The second half of the ride, though, turns practically Disney-esque. Tourists familiar with attractions at Disney’s giant theme parks will immediately see the similarity, including the surprise that comes at ride’s end.

“That’s what you have to do to keep people coming back – mix education with fun,” Fertitta said.

Rides, midway games, eating and drinking at the facility’s two restaurants and one bar – all that costs extra. But the additional costs didn’t deter visitors from checking everything out.

Many who strolled through the exhibits or walked the midway carried pagers that would eventually let them know that their multiple-hour wait for a dining table was over.

The aquarium restaurant is an unusual mix of upscale dining and family entertainment. Diners feast on fish while facing a glass-fronted aquarium. The extensive wine list goes up to $500 a bottle, in a restaurant where waiters carrying full trays dodge little ones yearning to press their faces against the glass tank.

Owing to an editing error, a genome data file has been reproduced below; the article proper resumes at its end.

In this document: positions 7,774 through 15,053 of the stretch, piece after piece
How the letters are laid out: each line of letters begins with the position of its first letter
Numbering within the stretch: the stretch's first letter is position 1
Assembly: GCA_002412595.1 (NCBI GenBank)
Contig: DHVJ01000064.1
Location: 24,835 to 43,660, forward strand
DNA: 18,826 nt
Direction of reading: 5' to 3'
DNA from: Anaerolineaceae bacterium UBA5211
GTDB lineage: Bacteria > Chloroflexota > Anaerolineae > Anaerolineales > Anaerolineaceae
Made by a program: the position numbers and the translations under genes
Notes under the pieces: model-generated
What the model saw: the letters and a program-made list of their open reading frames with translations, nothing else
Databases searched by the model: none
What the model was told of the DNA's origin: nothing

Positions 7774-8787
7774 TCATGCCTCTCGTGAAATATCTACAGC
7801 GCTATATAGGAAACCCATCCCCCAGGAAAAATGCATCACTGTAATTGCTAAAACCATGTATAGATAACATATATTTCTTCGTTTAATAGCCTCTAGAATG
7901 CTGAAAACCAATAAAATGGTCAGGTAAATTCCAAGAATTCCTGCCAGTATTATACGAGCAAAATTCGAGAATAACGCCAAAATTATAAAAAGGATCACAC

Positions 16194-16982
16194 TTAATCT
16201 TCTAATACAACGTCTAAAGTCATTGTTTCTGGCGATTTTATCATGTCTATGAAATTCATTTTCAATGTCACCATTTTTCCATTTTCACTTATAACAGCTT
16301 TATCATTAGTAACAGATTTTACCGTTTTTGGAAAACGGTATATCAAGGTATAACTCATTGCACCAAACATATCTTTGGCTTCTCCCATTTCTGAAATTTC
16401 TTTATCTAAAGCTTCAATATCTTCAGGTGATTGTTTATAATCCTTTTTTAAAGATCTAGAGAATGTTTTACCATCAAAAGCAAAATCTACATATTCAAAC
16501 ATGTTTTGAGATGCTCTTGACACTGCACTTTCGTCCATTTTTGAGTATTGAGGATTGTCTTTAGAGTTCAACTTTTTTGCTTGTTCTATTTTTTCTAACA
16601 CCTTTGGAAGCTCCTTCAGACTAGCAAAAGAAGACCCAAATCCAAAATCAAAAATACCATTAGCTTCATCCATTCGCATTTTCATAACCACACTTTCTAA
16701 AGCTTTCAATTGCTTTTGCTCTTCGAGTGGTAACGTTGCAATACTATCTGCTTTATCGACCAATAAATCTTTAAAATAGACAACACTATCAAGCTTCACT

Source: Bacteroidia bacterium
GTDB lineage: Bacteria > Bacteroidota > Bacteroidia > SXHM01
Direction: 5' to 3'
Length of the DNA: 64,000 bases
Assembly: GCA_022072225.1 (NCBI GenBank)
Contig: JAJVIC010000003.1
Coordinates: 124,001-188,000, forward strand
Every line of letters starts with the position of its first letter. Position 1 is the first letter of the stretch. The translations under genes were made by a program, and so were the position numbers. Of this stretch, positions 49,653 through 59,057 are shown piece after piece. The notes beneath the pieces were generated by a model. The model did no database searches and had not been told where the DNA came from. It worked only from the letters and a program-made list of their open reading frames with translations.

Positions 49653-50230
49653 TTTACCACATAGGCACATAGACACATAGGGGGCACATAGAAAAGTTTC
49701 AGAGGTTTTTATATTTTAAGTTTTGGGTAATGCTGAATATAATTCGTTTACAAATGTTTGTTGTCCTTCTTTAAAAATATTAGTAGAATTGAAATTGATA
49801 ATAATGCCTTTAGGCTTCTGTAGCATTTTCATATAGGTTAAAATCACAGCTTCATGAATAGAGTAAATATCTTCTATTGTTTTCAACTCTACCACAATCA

Yet somehow it works. People wait hours for a table.

From shack to concept

Fertitta’s growing restaurant empire started with one Landry’s location in Katy, Texas, in 1980. When he bought out partners Billy and Floyd Landry six years later, the company had expanded to include one Willie G’s location.

Today, Landry’s boasts 280 locations, under several names, including Joe’s Crab Shack, Rainforest Cafe and Chart House.

“The original Joe’s Crab Shack was literally a shack with picnic tables that sold oysters and crabs that you ate at tables on the shores of Galveston Bay,” said Mary Beth Jenkins, president of the Laramie Co. in Denver.

In the 1980s, Jenkins worked commercial real estate in Houston for Wulfe & Co. She met Fertitta when he and his partners came to her with an idea for a Mexican eatery in a downtown mall her company was representing.

“The first time you meet him, you realize you’re in the presence of a creative genius,” she said.